Chronic pain affects 116 million American adults. That’s more than one third of the US population. And while pain medications can reduce suffering, they can be addictive and have unwanted side effects. Worse, they often fail to eliminate the true cause of the pain. Many studies have shown that certain foods, spices and supplements may help relieve your pain. Even small changes, such as switching to whole grains and eating more fish and less red meat, can make a real difference in your health. Try these five pain fighting foods to ease everyday pain and keep your body healthy and strong.
- Turmeric – One of the most researched inflammation fighting foods isn’t a food at all, but a spice. Turmeric contains a compound called curcumin. A 2012 review published in the International Journal of Molecular Sciencesdetermined that curcumin could be beneficial in the management of chronic inflammatory-related joint disease. The compound has been used for centuries in India to ward off inflammatory diseases.
- Cherries – The pain reducing properties of cherries is in their color, which provides powerful anthocyanins and phytonutrients (plant nutrients) that help fight pain. A study in the Journal of Nutrition reveals that cherries are currently being studied for their role in pain relief. Unsweetened cherry juice is commonly used by long distance runners to reduce muscle pain naturally.
- Ginger – Commonly used as a digestive aid, ginger is also an effective pain fighting food. Almost two-thirds of patients with chronic knee pain reported less soreness upon standing after taking a ginger extract, according to a six-week study from the University of Miami. Those who consumed ginger also reported less pain after walking 50 feet than those taking a placebo — and they needed less pain medication.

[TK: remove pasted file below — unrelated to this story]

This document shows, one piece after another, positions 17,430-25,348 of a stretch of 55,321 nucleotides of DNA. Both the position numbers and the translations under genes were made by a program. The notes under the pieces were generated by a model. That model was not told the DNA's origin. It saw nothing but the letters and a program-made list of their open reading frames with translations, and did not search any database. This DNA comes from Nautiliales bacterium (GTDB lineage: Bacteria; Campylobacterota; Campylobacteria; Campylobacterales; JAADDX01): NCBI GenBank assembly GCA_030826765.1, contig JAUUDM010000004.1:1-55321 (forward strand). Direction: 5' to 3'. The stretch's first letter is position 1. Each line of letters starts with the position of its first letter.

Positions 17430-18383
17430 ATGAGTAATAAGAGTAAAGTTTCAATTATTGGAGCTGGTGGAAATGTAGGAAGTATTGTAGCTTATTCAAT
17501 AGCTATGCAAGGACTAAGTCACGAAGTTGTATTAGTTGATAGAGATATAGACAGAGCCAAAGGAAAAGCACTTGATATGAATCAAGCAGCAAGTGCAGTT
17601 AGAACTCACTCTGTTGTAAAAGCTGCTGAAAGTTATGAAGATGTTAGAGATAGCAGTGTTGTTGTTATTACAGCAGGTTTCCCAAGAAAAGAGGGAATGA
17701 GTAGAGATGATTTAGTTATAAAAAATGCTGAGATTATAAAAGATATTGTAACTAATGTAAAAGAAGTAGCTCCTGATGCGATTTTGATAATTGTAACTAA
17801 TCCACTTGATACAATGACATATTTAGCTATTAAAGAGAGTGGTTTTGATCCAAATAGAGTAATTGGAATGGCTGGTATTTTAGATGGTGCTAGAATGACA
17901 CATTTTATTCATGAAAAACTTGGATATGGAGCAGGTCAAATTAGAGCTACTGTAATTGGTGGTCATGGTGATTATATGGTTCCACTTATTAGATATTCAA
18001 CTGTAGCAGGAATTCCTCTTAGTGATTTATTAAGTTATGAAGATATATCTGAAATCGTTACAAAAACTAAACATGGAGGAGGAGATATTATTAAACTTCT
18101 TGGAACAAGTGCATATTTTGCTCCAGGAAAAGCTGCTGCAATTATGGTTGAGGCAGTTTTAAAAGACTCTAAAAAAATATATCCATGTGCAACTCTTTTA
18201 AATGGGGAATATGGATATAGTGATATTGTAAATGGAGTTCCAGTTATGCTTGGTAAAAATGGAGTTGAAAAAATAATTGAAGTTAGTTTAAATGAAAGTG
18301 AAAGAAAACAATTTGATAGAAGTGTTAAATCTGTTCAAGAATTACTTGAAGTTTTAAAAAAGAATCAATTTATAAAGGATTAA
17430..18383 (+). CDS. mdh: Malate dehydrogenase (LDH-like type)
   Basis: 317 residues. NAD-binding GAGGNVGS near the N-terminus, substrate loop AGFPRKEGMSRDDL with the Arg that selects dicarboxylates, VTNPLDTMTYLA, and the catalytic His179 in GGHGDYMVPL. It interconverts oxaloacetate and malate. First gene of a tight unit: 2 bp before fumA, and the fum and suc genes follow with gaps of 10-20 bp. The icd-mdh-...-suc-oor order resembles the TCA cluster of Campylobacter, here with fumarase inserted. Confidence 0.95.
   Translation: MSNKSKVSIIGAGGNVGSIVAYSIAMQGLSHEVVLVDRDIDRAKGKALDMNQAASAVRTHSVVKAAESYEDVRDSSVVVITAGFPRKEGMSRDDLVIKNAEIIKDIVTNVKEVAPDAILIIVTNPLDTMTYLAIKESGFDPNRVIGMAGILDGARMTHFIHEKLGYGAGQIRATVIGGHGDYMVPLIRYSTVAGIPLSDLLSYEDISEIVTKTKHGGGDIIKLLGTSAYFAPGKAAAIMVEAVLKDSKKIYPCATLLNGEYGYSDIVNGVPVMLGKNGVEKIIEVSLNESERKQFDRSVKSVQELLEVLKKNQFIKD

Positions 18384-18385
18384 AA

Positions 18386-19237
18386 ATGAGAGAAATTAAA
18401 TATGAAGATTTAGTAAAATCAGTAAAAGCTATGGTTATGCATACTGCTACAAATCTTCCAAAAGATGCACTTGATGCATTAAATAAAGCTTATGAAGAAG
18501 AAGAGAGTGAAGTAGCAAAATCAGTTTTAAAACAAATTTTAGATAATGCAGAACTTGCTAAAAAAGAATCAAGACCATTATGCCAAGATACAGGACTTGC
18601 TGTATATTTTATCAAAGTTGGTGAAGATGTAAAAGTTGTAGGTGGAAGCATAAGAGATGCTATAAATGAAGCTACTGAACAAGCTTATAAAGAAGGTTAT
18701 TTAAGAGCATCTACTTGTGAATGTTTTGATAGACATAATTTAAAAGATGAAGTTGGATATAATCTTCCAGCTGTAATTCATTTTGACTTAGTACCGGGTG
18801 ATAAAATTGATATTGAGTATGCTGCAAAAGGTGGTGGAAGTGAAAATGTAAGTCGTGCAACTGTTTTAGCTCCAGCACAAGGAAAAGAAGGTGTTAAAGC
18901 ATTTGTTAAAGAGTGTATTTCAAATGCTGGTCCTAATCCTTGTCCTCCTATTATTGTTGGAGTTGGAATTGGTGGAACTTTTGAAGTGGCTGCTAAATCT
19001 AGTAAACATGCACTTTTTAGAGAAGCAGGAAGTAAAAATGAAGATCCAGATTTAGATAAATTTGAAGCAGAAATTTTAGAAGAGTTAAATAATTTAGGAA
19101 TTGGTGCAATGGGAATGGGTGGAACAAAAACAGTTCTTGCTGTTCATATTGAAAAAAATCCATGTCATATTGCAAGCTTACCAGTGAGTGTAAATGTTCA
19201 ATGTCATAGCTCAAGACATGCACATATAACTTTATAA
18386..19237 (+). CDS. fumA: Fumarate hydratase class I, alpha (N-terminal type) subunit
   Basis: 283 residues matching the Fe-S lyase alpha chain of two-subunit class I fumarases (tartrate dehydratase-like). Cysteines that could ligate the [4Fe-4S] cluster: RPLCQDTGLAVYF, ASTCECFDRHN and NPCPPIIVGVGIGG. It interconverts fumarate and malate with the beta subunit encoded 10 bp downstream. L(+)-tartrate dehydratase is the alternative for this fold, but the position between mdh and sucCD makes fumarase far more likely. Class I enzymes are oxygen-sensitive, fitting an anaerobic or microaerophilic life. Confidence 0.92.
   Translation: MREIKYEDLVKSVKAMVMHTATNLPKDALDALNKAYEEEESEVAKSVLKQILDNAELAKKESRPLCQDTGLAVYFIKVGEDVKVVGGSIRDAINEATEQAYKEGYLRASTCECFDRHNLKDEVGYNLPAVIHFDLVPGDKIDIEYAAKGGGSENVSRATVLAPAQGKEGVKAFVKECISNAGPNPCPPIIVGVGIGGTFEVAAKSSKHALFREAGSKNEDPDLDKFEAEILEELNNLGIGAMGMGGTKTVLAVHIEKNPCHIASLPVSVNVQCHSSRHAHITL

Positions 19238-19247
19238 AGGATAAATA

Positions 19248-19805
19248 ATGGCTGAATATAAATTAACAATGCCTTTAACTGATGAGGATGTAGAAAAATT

- Pineapple – Bromelain, a protein-digesting enzyme, gives this tropical fruit its potential as an anti-inflammatory food. One study suggested that bromelain might reduce knee painin otherwise healthy adults. Other research in people, animals, and laboratory-grown cells suggest that bromelain supplements may reduce pain and inflammation in knee osteoarthritis and rheumatoid arthritis.
- Coffee – Have you ever noticed that many over-the-counter cold and headache medicines contain caffeine? Studies show it enhances the effects of common painkillers such as aspirin and acetaminophen. But recent data suggests caffeine has pain-lowering powers of its own – at least when it comes to the pain associated with exercise. University of Georgia researchers showed that moderate doses of caffeine — equivalent to two cups of coffee – reduced post-workout pain by almost 50 percent.